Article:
Trafficking of Chinese women to Europe for sexual exploitation – an emerging trend
As the UNODC TOC Report already stated back in 2010, trafficking from Eastern Asia, which traditionally involved mainly Thai women, more recently also began involving an increasing number of Chinese nationals as well as women from Viet Nam and Cambodia. They are being exploited primarily in indoor prostitution, such as massage parlours, saunas or beauty centres.
Chinese victims have been increasingly detected in many European countries. In 2008, women from China were the largest foreign group affected by sexual exploitation in Italy. In the Netherlands, Chinese massage centres were, for the first time, described as an ‘emerging form of prostitution’ in 2005, and in 2010, Chinese women were already the most prominent foreign group of victims in that country. Between 2010 and 2016, Chinese women and girls made up the third largest group of registered third-country national victims of human trafficking in the EU, according to the Data Collection on trafficking in human beings in the EU. Between 2015 and 2016, there were 739 Chinese victims identified across the EU.
According to UNODC, Chinese brothels in Europe were traditionally accessible just to the Chinese communities, but this has changed and these new forms of Chinese prostitution seem to be more amenable to trafficking in persons. Chinese trafficking occurs on the basis of a debt bondage scheme and in the context of assisted irregular migration. Most of the victims come from the impoverished north-eastern regions, and typically move to the country’s south-east. From there, they are trafficked across the former Soviet Union and Eastern Bloc countries before reaching Europe.
Some investigators believe that Chinese gangs are the main controllers of the worldwide trafficking business. According to UNODC, Chinese organized crime groups may be organised as mafia-like secret societies, street gangs or informal networks. In Europe, these groups are increasingly involved in the business of sexual exploitation. In 2008, the Italian authorities indicated that this business became the most prominent illegal activity of these groups in Italy. In line with this assessment, China was the top country of citizenship of suspected traffickers (181) in the EU who do not hold EU citizenship in 2015-2016.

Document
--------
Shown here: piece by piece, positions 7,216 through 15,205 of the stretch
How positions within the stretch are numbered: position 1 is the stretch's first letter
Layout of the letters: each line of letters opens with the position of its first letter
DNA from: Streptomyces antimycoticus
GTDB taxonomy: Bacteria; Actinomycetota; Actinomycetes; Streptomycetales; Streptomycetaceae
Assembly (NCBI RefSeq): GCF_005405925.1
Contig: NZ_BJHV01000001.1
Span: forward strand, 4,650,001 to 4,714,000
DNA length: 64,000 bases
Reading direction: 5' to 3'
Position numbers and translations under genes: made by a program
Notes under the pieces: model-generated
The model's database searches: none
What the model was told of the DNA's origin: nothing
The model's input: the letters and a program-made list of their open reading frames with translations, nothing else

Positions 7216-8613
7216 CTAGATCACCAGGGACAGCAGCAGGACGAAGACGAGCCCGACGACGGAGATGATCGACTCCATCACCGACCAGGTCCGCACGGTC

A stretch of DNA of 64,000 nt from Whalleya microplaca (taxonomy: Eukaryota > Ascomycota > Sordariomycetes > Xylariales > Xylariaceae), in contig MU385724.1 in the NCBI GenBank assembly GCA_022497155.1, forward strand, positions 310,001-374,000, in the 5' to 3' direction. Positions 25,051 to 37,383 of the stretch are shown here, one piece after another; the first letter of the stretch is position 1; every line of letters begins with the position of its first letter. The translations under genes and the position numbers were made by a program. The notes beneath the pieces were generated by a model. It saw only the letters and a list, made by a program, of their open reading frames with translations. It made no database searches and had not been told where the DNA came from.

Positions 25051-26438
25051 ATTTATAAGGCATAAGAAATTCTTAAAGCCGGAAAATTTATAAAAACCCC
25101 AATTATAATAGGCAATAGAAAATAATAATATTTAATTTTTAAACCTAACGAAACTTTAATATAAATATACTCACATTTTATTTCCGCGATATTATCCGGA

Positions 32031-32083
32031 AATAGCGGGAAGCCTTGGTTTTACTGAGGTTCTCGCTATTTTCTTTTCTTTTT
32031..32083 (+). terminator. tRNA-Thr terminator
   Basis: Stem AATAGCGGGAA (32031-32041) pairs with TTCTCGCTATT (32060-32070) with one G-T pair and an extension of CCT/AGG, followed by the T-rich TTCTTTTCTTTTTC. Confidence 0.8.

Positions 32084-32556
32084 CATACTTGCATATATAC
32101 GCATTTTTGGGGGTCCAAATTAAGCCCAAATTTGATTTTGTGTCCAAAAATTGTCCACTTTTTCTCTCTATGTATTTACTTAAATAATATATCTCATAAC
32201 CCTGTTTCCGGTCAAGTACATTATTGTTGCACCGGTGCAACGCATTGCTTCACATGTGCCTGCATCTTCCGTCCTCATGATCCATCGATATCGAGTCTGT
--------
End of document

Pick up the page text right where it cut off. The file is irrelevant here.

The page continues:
In Austria, NGOs noticed an exponential increase in the number of Chinese women working in prostitution between 2015 and 2016. While new registrations of Chinese women were really low with around 3 per year until 2011, numbers rose up to 165 in 2015, and 134 in 2016. Numbers have dropped slightly since, but there were still 55 new registrations in 2017. These numbers do, of course, not include possible undocumented cases.
Accordingly, in 2017 Austria recognized for the first time a much higher proportion of identified victims of human trafficking from third countries in comparison to those from EU member states. While there were only 8% in 2016, 50% of the identified victims in 2017 were third country nationals and in the area of sexual exploitation it was actually 57%, the majority of whom were Chinese (41). Also, the Austrian police detected a rise in the number of Chinese criminal groups in connection to human trafficking.
After a large Chinese trafficking ring was busted in Austria and surrounding countries in 2016 during the so-called “Operation Sequin”, very few of the 150 women identified by the Austrian police received support from victim support centres. Since the women usually do not see themselves as victims of a crime, and therefore do not testify against their traffickers, many of the women were possibly moved to another country, returned to prostitution, or were returned to China without receiving the support they were entitled to as identified survivors of human trafficking.
There is very little research regarding the specific circumstances of Chinese survivors of trafficking for sexual exploitation in Europe, and even less when it comes to their unique challenges regarding integration. It is therefore the aim of the INTAP project to shed some more light on this issue, and cooperate with other NGOs in Europe to find out how to best help and support Chinese survivors of trafficking.
 UNODC (2010): The Globalization of Crime. A Transnational Organized Crime Threat Assessment. Vienna.
 European Commission (2018): Data Collection on trafficking in human beings in the EU. Brussels.
 Yik-Yi Chu, Cindy (2011): Human Trafficking and Smuggling in China, in: Journal of Contemporary China, 68(20), pp. 39-52.
 Meldestelle für Prostitutionsangelegenheiten (2018): Prostitution in Wien. Vienna.
 Bundeskriminalamt (2018): Lagebericht Menschenhandel und grenzüberschreitender Prostitutionshandel 2017. Wien
 BM.I (2017): "Operation Seqing": 150 Opfer und keine Aussage, online: https://bundeskriminalamt.at/news.aspx?id=38434447596A337232744D3D